Lived experience

I've been meaning to write about tattoos, but an assignment I'm doing on the difference between grief, sadness and depression and a lecture I went to this morning have me thinking. The idea of the lecture was to give student nurses an insight into mental illness that we may not otherwise get, a lived experience story from the point of view of a 'consumer' and that of a carer. Jayne Newling came to speak with us. She lost one son to mental illness when he took his own life and both of her other sons have lived with mental illness and now consider themselves recovered. Jane has a journalist background and wrote a book called Missing Christopher that looks brilliant. I have it and plan on reading as soon as study is over for the semester.

I'm going to cry when I read the book. I know I am because I cried during the talk today. I wasn't doing ladylike eye-dabbing, my body was vibrating with silent sobs and I was worried that snot would drip down my face coz I didn't want to disturb the room by blowing my nose. There were a lot of tears in the room so I didn't feel terrible, but it wasn't great.

Part of the reason it was so difficult for me to listen to was that I saw it from both sides. I am a mother to two boys and I'm deeply sure that my biggest role in life is to protect my boys from harm, and give them the tools to deal with the bad times when they come along. There is a history of mental illness in their family (not only me!) which increases the likelihood of them suffering from mental illness and the death of a child, is every parents worst nightmare. If you are a parent reading this there is every chance you will get a lump in your throat just reading this, let alone having someone tell you the details of their child's suicide.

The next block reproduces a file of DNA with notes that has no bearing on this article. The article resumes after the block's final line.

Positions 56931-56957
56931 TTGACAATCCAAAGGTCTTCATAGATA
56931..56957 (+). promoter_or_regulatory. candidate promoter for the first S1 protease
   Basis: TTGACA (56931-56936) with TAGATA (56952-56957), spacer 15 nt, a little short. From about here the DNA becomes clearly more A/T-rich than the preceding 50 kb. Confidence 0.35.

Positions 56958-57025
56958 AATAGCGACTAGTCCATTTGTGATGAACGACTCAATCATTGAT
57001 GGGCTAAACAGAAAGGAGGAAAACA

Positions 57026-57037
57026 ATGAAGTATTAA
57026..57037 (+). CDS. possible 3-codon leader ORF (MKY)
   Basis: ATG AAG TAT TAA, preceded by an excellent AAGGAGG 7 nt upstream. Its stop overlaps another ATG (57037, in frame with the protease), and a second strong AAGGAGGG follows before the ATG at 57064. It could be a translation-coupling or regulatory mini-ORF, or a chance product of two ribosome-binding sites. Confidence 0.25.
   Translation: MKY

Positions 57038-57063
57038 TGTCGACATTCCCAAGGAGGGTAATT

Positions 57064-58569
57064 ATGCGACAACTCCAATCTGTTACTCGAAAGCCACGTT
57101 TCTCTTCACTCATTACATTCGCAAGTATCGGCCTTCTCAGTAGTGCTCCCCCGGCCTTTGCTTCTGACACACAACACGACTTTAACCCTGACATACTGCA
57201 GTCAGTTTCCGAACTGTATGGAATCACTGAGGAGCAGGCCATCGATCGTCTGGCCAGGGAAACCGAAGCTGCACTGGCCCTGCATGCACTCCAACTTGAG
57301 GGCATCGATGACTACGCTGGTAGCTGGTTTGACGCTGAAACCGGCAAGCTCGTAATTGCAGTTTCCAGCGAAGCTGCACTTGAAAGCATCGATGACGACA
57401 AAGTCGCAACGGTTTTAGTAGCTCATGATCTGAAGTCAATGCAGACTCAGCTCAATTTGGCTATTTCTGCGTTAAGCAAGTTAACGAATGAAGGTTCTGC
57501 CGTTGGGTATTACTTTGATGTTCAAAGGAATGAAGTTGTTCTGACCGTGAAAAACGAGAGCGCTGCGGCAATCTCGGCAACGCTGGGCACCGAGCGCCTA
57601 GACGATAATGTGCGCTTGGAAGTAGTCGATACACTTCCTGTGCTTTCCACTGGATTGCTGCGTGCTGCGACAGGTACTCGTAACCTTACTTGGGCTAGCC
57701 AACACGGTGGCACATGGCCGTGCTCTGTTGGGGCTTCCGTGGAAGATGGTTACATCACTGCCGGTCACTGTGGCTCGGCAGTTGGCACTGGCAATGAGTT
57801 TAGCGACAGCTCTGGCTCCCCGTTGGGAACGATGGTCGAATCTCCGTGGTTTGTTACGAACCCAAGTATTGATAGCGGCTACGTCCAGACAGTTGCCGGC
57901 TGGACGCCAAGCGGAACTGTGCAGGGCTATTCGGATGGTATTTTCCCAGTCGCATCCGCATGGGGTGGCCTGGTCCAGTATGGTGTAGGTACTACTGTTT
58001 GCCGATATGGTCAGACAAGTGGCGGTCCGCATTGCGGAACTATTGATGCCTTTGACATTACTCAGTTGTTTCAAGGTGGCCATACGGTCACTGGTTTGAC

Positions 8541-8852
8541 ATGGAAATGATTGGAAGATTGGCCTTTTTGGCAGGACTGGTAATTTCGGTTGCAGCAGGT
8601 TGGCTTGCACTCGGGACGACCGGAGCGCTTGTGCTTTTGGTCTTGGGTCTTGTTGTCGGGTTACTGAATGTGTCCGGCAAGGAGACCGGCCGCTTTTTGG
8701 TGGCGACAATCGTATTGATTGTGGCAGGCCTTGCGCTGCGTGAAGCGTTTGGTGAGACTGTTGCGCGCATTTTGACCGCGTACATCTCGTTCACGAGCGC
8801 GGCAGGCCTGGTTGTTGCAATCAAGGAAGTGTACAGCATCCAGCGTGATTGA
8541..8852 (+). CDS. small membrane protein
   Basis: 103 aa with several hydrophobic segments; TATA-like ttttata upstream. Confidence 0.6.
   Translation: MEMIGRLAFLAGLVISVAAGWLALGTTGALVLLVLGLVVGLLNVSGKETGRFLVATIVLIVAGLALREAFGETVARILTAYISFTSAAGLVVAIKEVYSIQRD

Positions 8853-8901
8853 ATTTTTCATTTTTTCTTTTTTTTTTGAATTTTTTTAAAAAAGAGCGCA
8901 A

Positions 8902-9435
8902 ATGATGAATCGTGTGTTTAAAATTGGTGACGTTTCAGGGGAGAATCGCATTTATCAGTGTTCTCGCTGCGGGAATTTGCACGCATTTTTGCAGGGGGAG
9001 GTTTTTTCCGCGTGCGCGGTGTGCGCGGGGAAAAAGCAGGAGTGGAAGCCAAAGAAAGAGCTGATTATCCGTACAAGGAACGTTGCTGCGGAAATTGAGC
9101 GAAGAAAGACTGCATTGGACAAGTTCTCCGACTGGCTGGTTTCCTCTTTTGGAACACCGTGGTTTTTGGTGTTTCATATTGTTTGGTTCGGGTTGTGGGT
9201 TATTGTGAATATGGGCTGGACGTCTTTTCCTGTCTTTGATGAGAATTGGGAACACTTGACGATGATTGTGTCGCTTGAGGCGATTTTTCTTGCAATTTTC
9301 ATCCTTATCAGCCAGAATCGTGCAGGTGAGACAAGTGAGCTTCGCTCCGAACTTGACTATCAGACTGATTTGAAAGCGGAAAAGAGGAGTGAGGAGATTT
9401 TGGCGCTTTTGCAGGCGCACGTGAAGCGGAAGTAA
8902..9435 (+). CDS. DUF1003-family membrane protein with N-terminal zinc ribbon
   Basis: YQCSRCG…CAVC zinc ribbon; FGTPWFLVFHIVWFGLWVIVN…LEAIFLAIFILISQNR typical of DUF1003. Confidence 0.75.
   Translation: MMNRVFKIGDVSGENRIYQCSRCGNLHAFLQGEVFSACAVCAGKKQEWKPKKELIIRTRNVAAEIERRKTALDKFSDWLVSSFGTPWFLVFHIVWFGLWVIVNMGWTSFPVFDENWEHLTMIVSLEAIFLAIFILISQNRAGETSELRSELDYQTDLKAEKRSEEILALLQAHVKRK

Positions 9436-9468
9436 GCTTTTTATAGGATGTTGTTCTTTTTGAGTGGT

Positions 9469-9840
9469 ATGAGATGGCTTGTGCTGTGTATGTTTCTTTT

Then there is the other side: I was a child with mental illness. I don't remember a time when I didn't at least toy with ideas of my own death, and by 10 (yep, ten years old) I had not just thought about taking my own life, I had a very concrete plan. I was too little to be able to have much agency, but the one lethal thing I had access too was heights. At age 10 my father was living in a 7th story apartment and I would go out on to the balcony and try and work out if I would definitely die if I jumped off. I thought I probably would but I didn't know how to get a definitive answer - if I asked someone they might see/guess my plan and remove access. I thought adults could pretty much read my mind. The time I remember getting very close to going through with it was summer, the window was open, my brother was asleep but I was awake and unhappy. I climbed from my bunk to the window and sat in the gaping window. One leg hung down inside the room and the other was hugged to my body. My head was under the level of the open window, my scrawny little bottom fit comfortably on the flat of the sill, half in and half out. I remember so clearly being desperate to end my life, believing that the world's population was already too big (remember this is around '83 and we had just come out of fears about peak oil etc) and that we could just fix that with all the people who didn't want to be alive being able to die. Euthanasia.